Following decades-long efforts of family and community activists, supported by organizations like the Hart Island Project and the New York Civil Liberties Union, relatives of those buried on the island have won limited visitation rights in recent years. Those who “affirm a close personal relationship” can visit their corresponding burial area up to twice a month, while access for the general public remains restricted to a public viewing gazebo once a month. This past spring, the New York City Council moved formally toward transferring the jurisdiction of this municipal cemetery from the Department of Corrections to the Parks Department.

A few years earlier, the New York State legislature outlawed the use — without consent — of presumably unclaimed bodies for medical research or funeral embalmer training prior to Hart Island burial. Meanwhile, Hart Island continues to challenge us with a tangled thicket of ethical dilemmas, from cadaver shortages through prison reform to land use deliberations.

We may offer tips for “how to avoid the fate of a common grave,” but the unspoken truth is that we are all fated to return to a common earth. The most integrated solutions to the dilemmas of Hart Island actually point toward the most equitable and sustainable consumer choices for all of us at death: layered burials in simple, biodegradable containers; preservation of urban green spaces and history; public transportation access; and community education and counseling for informed funeral decision-making — including fully consensual arrangements for needed anatomical gifts.

Archaeological discoveries remind us that layered civilizations inevitably result in layered burials. Our first priority should be helping to insure that our own civilization will not be prematurely buried (or drowned) in the upheavals of climate change — and that there will be equal access, regardless of income, to whatever sustainable burial options exist locally.

In a poignant twist, one of the family members most active in the struggle to open Hart Island as a public space made arrangements for her own burial there. Rosalee Grable, whose mother was buried on the island in 2014, died two years later at the age of 65. “I am getting quite eager for my little spot on Hart Island,” Grable reflected shortly before her death. She knew that under then-current city regulations she would need to forego a funeral attended by family and friends, that her burial would not be confirmed until 30 days afterward, and that local friends would have difficulty visiting unaccompanied by her long-distance family members.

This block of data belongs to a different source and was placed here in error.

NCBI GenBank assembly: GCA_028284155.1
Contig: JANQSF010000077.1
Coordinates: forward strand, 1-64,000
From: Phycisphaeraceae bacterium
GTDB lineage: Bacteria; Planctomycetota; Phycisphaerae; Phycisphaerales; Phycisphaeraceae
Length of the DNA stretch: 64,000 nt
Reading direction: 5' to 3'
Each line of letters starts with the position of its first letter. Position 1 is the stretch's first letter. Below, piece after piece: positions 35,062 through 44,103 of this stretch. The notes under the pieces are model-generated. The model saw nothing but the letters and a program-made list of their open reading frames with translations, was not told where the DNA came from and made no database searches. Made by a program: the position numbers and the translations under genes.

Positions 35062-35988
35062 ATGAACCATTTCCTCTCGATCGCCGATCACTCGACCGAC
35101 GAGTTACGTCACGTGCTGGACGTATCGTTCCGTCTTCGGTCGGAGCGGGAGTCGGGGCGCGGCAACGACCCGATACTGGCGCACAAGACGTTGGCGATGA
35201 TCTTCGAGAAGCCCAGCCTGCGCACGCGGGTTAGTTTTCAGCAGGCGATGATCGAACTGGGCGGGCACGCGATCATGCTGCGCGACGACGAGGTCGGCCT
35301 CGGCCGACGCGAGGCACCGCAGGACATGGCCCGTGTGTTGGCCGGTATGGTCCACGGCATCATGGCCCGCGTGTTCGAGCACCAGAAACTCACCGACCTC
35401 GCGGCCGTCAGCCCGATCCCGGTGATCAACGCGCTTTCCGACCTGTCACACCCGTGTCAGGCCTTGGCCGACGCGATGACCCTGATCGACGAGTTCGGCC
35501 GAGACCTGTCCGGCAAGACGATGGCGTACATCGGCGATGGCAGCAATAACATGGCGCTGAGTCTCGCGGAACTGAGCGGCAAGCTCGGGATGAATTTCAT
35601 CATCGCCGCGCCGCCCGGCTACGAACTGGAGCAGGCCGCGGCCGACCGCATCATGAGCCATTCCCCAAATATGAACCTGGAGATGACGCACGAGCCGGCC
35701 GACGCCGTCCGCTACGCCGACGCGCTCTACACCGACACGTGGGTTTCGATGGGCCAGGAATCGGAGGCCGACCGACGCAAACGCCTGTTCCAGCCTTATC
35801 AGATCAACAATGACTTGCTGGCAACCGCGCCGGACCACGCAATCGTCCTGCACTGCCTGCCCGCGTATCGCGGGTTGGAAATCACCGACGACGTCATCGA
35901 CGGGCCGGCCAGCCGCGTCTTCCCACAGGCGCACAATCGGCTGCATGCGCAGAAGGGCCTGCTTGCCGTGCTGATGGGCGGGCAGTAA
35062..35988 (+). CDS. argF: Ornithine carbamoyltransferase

Even so, Rosalee Grable leveraged her power of choice in solidarity with so many whose lack of choice brought them to the same place. By deliberately choosing “the fate of a common grave,” she left a legacy that challenges all of us to plan the final dispositions of our own bodies in affirmation of our common humanity — and our common earth.

Complete Article HERE!

The environmental toll of cremating the dead

As cremation becomes more common, people around the world are seeking greener end-of-life options.

Sarcophagi burn during a traditional Hindu mass cremation event on August 18, 2013, in Bali, Indonesia.

By Becky Little

Over the past four years, cremations have surpassed burials as the most popular end-of-life option in the United States, according to the National Funeral Directors Association. At the same time, companies have been springing up touting creative things you can do with a loved one’s ashes, such as pressing them into a vinyl record, using them to create a marine reef, or having them compressed into diamonds.

Cremation—along with these creative ways to honor the dead—is often marketed as a more environmentally friendly option than traditional embalmment and casket burial. Concern for the environment, in addition to economic considerations, may be driving some of the increase in popularity.

“[For] some people, I bet that’s part of it,” says Nora Menkin, executive director of the Seattle-based People’s Memorial Association, which helps people choose end-of-life options.

But while it’s true that cremation is less harmful than pumping a body full of formaldehyde and burying it on top of concrete, there are still environmental effects to consider. Cremation requires a lot of fuel, and it results in millions of tons of carbon dioxide emissions per year—enough that some environmentalists are trying to rethink the process.

The average U.S. cremation, for instance, “takes up about the same amount of energy and has the same emissions as about two tanks of gas in an average car,” Menkin says. “So, it’s not nothing.”

Greener funeral pyres

The particular impact of an individual cremation depends on where and how it’s performed. In India, Hindus have a long tradition of cremating relatives on an open-air pyre. This requires cutting down millions of trees, and the practice contributes to air and river pollution since most pyre cremations occur near water.

Since 1992, the nonprofit Mokshda Green Cremation System has been trying to curb this pollution by giving communities access to more fuel-efficient structures for funerary rites.

In these structures, the “pyre” is a metal tray heated with firewood. This setup takes less time and requires less wood than a traditional pyre. It’s also easier to transition from one cremation to another by removing the metal tray filled with ash and replacing it with a new tray containing the next body.